Exp Neurobiol 2013; 22(4): 283-300
Published online December 30, 2013
© The Korean Society for Brain and Neural Sciences
Hyo Eun Moon1,2,3, Seung Hee Yoon5, Yong Suk Hur6, Hyung Woo Park1,2,3, Ji Young Ha5, Kyung-Hee Kim5, Jung Hee Shim5, Seung Hyun Yoo6, Jin H. Son5, Seung Leal Paek1,2,3,8, In Keyoung Kim1, Jae Ha Hwang1, Dong Gyu Kim1, Han-Joon Kim4, Beom Seok Jeon4, Sung Sup Park7 and Sun Ha Paek1,2,3*
1Department of Neurosurgery, 2Cancer Research Institute, 3Ischemic/Hypoxic Disease Institute, Seoul National University College of Medicine, 4Department of Neurology, Seoul National University College of Medicine, Seoul 110-744, 5Department of Brain & Cognitive Sciences, College of Pharmacy, Brain Disease Research Institute, Ewha Woman’s University, Seoul 120-750, 6Department of Biochemistry, Inha University School of Medicine, Incheon 402-751, 7Department of Laboratory Medicine, Seoul National University Hospital, Seoul 110-744, Korea, 8Department of Neurosurgery, Mayo Clinic, USA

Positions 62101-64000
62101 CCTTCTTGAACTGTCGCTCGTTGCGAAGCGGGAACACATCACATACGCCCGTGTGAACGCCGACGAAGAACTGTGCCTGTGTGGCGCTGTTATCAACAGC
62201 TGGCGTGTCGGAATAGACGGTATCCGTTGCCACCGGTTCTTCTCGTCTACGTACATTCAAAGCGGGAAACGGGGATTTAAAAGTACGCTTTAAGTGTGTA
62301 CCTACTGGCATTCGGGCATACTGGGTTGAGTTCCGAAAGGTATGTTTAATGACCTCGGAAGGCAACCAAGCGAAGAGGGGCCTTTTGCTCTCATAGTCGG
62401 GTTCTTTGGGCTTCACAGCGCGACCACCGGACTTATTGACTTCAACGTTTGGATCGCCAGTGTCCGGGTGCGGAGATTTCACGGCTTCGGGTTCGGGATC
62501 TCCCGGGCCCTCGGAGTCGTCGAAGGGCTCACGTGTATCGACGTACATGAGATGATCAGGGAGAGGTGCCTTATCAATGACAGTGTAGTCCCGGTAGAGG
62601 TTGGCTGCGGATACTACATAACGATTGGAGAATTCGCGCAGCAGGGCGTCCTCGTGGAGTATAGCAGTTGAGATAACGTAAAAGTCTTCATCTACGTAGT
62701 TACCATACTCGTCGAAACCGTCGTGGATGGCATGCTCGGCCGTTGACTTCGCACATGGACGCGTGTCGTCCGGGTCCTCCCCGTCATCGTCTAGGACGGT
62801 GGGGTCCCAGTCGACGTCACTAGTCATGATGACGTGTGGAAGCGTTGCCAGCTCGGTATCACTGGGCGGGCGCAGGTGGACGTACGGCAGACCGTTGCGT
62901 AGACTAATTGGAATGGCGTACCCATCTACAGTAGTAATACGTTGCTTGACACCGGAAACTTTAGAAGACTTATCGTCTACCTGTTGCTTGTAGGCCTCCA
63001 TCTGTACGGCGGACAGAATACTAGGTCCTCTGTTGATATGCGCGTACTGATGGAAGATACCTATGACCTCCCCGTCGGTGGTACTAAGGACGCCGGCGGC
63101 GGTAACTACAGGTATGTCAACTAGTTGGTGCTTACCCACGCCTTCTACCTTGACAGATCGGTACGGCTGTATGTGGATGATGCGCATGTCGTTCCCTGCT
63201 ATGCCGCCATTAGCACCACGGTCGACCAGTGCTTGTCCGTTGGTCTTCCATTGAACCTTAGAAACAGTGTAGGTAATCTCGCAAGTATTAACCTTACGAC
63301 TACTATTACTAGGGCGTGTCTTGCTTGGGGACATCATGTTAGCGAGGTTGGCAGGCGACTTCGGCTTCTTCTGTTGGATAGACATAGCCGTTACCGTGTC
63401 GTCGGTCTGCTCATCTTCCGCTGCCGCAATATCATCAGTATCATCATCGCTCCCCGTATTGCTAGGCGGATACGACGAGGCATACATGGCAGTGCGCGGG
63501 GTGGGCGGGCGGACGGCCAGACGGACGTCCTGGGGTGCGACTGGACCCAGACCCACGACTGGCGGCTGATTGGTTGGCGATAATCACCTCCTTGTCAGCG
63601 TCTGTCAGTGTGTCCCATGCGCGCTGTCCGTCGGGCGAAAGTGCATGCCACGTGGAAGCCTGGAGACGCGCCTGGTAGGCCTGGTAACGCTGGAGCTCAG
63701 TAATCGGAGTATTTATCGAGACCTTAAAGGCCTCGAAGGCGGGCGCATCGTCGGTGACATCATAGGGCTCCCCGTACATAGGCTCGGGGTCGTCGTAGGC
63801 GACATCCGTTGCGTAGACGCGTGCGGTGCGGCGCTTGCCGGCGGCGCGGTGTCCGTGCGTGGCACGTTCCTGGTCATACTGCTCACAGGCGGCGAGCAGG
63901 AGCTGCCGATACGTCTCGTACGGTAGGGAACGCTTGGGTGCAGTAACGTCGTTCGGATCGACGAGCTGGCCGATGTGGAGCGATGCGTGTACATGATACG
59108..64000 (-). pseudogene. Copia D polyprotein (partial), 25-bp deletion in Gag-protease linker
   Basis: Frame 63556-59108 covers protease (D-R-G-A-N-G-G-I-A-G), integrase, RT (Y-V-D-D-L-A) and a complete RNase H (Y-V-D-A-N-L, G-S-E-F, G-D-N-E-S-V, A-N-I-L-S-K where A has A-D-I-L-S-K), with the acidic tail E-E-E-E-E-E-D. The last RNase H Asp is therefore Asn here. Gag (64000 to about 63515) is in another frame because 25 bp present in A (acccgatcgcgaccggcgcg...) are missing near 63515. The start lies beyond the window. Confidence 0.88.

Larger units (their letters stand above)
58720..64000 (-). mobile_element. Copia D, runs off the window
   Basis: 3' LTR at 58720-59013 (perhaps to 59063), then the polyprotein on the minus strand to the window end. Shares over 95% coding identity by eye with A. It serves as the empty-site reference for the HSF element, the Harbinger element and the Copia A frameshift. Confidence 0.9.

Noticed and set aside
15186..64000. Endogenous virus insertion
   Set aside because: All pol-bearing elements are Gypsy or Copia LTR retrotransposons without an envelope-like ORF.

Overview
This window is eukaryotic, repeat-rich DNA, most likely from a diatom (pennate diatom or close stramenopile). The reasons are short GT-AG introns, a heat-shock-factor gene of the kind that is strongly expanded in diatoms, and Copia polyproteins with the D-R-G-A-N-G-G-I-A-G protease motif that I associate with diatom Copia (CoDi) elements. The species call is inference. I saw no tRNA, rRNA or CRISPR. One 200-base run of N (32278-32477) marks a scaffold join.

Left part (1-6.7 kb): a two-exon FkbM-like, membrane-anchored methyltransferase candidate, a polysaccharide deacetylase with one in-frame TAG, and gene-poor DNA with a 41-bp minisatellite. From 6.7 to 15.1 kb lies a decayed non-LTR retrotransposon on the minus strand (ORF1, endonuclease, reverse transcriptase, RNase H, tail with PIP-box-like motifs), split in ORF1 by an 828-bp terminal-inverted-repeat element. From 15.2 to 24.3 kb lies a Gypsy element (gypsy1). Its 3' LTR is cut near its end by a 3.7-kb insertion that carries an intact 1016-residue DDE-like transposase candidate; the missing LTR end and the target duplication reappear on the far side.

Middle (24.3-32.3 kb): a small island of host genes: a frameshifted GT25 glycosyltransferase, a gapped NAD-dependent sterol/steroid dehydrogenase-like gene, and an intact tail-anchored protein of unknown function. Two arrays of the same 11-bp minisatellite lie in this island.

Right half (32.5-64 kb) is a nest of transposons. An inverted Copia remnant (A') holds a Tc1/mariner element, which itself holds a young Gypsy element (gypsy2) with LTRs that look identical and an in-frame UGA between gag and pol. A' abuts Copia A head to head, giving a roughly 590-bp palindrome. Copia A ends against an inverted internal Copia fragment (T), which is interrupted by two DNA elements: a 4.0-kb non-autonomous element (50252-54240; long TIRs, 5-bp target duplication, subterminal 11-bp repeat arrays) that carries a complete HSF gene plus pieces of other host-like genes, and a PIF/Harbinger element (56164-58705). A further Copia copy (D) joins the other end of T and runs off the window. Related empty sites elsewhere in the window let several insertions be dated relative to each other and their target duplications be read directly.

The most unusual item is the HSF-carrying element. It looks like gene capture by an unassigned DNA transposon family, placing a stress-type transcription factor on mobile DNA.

Correspondence to: *To whom correspondence should be addressed.
TEL: 82-2-2072-3993, FAX: 82-2-744-8459
Mitochondrial dysfunction in dopaminergic neurons of patients with idiopathic and familial Parkinson's disease (PD) is well known although the underlying mechanism is not clear. We established a homogeneous population of human adipose tissue-derived mesenchymal stromal cells (hAD-MSCs) from human adult patients with early-onset hereditary familial Parkin-defect PD as well as late-onset idiopathic PD by immortalizing cells with the hTERT gene to better understand the underlying mechanism of PD. The hAD-MSCs from patients with idiopathic PD were designated as "
Keywords: hTERT, hAD-MSC, immortalization, Parkinson’s disease, diagnosis